Panama’s National Assembly has passed a law regulating bitcoin and the crypto market. The country’s officials hope to encourage innovation and boost the economy with the law.
The National Assembly of Panama has passed a law that will see cryptocurrencies regulated, the official Twitter account of the legislative body announced on April 28. Specifically, the law regulates the commercialization and use of cryptocurrencies, the tokenization of precious metals and other goods, payments systems, as well as dictating other provisions.
The law is quite broad, and the regulation covers quite a few facets of the crypto industry. It is yet to be signed by the country’s president, Nito Cortizo, but that is expected.
It appears that officials are focused on creating an environment of innovation, with some saying that it will help Panama become a hub for innovation and technology in Latin America. They also expect it to benefit citizens by helping it create jobs and foster financial inclusion.
Panama joins a growing list of countries that are passing laws to regulate cryptocurrencies. Not all of these efforts are in the same vein, but most are happy to allow crypto so long as it complies with AML and KYC laws, as well as investor protection measures.
Developing countries are the ones that are the keenest on permitting crypto because they are the ones that stand to gain the most. The larger economies are far more cautious. The United States has only just announced efforts to regulate crypto, China has outright banned crypto, and India says that global cooperation is required to prevent illicit activity.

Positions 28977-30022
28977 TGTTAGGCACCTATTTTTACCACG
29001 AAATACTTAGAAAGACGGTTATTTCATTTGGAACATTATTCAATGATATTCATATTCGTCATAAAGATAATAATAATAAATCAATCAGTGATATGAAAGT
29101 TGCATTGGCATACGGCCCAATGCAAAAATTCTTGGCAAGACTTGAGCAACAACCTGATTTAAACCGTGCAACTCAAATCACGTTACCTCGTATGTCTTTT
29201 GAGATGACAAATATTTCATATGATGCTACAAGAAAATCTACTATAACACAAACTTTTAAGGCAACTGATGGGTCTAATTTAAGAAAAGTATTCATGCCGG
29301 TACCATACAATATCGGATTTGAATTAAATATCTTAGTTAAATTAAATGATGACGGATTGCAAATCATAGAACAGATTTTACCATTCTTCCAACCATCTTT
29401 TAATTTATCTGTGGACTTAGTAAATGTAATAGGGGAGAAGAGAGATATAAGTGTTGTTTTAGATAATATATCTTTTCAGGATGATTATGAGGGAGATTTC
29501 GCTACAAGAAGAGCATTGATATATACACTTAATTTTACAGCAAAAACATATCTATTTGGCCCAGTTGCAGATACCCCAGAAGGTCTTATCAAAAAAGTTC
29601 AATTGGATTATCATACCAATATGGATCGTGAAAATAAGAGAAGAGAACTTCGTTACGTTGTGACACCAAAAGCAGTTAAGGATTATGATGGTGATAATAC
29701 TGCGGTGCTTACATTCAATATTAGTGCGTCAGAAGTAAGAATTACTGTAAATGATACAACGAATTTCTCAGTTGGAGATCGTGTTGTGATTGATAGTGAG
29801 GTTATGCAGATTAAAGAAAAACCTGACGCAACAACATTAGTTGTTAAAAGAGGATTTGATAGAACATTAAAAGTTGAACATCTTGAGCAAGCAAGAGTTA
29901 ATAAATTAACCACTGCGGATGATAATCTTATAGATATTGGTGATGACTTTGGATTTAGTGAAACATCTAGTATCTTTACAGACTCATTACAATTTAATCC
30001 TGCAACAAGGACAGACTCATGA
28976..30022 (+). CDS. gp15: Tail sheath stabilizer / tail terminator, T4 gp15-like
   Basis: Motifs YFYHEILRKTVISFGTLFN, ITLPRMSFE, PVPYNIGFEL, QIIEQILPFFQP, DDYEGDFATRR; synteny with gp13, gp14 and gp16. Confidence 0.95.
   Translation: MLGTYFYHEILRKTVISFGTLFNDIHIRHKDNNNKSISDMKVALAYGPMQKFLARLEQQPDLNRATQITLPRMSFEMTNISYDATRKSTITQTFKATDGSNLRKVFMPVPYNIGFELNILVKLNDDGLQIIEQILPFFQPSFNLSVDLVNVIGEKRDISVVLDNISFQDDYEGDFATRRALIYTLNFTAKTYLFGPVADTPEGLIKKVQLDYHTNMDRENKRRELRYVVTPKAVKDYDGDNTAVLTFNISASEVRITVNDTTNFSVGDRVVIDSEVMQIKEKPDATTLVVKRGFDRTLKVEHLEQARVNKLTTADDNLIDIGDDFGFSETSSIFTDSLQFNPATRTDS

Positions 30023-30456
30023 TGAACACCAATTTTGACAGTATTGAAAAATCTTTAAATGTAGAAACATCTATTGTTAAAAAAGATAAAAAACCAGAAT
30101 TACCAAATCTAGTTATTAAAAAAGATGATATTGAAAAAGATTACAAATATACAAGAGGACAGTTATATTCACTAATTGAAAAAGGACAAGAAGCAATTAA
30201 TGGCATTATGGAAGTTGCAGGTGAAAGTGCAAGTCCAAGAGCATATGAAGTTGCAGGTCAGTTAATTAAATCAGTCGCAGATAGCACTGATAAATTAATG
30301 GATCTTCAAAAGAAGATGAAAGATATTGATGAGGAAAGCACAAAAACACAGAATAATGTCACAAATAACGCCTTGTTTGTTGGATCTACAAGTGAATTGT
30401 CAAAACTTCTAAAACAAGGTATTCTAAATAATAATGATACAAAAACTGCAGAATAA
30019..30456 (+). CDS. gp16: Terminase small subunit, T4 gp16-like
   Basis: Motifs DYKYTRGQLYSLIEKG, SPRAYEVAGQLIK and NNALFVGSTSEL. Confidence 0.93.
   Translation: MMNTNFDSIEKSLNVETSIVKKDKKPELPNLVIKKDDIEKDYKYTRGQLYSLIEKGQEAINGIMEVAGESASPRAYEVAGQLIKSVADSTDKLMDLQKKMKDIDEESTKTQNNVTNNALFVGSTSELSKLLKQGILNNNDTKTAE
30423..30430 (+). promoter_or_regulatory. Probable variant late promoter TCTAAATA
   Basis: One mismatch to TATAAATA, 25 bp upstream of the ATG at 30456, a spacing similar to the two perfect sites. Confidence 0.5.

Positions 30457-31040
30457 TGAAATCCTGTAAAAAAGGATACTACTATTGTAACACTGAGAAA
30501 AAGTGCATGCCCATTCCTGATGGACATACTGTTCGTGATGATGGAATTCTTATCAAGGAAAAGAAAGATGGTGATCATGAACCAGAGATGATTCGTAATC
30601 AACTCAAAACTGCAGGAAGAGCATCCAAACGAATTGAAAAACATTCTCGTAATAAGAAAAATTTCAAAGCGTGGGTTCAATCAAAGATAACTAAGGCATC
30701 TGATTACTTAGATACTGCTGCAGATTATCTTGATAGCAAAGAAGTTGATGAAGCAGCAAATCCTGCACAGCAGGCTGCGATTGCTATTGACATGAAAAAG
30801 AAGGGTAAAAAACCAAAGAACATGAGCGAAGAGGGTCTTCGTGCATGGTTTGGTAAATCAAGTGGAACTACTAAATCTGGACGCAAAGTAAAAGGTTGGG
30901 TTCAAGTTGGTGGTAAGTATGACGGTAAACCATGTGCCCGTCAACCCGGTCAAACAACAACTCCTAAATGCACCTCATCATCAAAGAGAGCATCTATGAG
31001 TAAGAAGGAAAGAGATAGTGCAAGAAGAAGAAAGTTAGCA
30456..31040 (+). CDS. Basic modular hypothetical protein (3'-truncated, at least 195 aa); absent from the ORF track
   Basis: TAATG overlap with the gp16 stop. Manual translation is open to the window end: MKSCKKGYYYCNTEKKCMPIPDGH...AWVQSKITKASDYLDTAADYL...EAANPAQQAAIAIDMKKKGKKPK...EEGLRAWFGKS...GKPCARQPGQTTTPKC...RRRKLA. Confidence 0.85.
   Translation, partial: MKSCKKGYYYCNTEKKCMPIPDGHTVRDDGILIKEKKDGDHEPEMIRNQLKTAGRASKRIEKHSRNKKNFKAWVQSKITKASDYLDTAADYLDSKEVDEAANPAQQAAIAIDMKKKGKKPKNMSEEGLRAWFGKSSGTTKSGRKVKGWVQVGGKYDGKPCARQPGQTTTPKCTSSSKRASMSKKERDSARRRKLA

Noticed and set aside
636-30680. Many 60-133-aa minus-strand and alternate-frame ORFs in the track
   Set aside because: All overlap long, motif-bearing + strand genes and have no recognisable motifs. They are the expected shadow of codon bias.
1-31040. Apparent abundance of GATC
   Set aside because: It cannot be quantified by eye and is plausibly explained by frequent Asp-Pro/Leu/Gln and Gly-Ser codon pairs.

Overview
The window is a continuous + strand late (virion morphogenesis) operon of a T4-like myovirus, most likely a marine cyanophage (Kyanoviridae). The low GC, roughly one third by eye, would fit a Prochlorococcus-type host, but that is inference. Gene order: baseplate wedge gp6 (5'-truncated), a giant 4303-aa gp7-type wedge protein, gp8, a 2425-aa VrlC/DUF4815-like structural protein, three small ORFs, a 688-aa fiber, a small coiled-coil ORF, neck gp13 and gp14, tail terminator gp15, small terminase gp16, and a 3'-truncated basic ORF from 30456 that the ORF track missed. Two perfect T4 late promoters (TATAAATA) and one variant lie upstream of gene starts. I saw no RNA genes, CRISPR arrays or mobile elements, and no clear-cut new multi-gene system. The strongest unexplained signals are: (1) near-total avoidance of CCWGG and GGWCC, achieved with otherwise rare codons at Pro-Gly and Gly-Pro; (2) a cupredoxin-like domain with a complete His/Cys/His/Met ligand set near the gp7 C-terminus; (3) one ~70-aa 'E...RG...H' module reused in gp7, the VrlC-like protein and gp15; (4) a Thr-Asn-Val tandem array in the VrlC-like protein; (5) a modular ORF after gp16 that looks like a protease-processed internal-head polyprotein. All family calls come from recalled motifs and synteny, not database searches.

Meanwhile, DeFi now getting the attention of lawmakers
Regulation for the crypto market has been a long time coming. If anything, it has come later than when one would expect. There are challenges to regulating a new asset class that has no precedent in history — but those challenges are even more pronounced for the decentralized finance (DeFi) sector.
Lawmakers and other officials are now turning their attention to those challenges. The International Monetary Fund (IMF) released a report saying that the DeFi market poses risks to financial markets and requires regulation. Unhosted wallets are also on the radar of European officials.
DeFi is notoriously hard to regulate because of its decentralized nature. Lawmakers want to be able to know the identities of the wallets that work in the DeFi market and are putting pressure on those companies that work in the space. It remains to be seen whether this will work.
All the information contained on our website is published in good faith and for general information purposes only. Any action the reader takes upon the information found on our website is strictly at their own risk.